Scenic USA - Washington

Scenic USA offers a collection of select photographs from a wide variety of attractions, points of interest, historic sites, state and
national parks found throughout the United States. Each photo feature is coupled with a brief explanation.
For further detailed information, links to other related sites are provided.


Palouse Country

Palouse Country

Photo by Jim Stiles
Eastern Washington Gallery

This captivating view of the Palouse is quite a different scene from Washington State's main stream tourist circuit of mountains and signature coastline. Creating a splendid contrast to the west, the Palouse Region not only covers eastern Washington, but also a large portion of northwestern Idaho. Found south of Spokane, this farmland takes over 3,000 square miles around the Palouse River. The odd name is thought to have evolved from French trappers and their word meaning land with thick, short grass. Little more than a hundred years ago this prairie land, found mostly treeless, was covered in a mix of perennial grasses. Along with the arrival of the Great Northern Railroad, thousands of farmers fanned out across these fertile lands. By 1890, sodbusters quickly turned the grassland into farmland, planting nearly every acre with wheat. Early farms were extremely labor intensive, with each plot employing hundreds of men and horses during spring planting and fall harvest. These broad rolling hills and steep slopes delayed mechanization, lagging as much as 20 years behind mainstream America. Today, more than 95 percent of the area supports agriculture with major crops of winter wheat, lentils and rapeseed.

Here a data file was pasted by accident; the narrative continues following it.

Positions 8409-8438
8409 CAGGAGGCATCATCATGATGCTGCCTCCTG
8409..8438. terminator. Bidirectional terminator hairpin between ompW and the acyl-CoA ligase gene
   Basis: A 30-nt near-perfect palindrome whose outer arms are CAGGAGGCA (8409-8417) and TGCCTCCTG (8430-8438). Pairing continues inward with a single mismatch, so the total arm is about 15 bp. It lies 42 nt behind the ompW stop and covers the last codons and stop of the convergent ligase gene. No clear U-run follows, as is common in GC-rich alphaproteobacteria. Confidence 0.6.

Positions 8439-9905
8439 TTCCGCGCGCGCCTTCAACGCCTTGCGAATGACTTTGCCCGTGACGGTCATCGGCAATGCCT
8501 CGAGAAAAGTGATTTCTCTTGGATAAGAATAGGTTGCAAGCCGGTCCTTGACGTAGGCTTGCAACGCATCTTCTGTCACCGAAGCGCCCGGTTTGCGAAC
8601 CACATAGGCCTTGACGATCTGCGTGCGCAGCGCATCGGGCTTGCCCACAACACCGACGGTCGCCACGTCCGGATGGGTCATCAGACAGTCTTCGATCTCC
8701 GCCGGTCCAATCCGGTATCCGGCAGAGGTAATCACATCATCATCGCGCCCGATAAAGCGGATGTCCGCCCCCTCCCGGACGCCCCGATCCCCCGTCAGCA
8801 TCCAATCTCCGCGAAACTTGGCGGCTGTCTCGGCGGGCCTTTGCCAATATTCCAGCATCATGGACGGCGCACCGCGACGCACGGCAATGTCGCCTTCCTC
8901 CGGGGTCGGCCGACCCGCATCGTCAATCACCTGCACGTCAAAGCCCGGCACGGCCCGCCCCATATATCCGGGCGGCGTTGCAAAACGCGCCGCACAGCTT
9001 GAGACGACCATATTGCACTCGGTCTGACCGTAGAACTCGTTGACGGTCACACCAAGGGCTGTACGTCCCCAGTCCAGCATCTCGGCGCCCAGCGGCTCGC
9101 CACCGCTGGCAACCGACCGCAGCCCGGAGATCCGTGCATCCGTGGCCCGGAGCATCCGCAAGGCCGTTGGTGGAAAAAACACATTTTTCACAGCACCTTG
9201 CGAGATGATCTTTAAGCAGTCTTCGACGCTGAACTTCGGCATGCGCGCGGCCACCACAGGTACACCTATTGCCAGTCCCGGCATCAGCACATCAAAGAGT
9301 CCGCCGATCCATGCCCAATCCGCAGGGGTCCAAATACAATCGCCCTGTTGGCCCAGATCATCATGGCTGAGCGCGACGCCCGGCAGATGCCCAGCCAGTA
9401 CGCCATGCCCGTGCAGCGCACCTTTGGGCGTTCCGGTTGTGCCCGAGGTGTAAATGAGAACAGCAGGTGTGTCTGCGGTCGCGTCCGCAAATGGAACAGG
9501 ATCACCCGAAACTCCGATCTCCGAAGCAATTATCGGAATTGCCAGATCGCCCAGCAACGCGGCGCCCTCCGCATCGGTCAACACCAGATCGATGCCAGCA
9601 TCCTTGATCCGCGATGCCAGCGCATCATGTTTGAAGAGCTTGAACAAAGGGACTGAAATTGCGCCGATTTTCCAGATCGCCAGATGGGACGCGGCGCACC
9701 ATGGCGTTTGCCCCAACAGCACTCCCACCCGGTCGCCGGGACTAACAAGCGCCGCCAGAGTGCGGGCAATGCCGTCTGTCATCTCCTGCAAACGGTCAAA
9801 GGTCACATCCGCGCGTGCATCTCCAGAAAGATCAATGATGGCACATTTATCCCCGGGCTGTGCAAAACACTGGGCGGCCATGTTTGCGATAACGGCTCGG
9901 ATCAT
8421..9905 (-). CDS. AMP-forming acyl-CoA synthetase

From on top of these picturesque hills, one finds a deep appreciation of the land's immensity. Here the land is cultivated in contoured stripes and striking patterns that seem to spread out forever. Sightseers may find these dramatic views over Washington's Palouse Scenic Byway, one of the state's many scenic routes.



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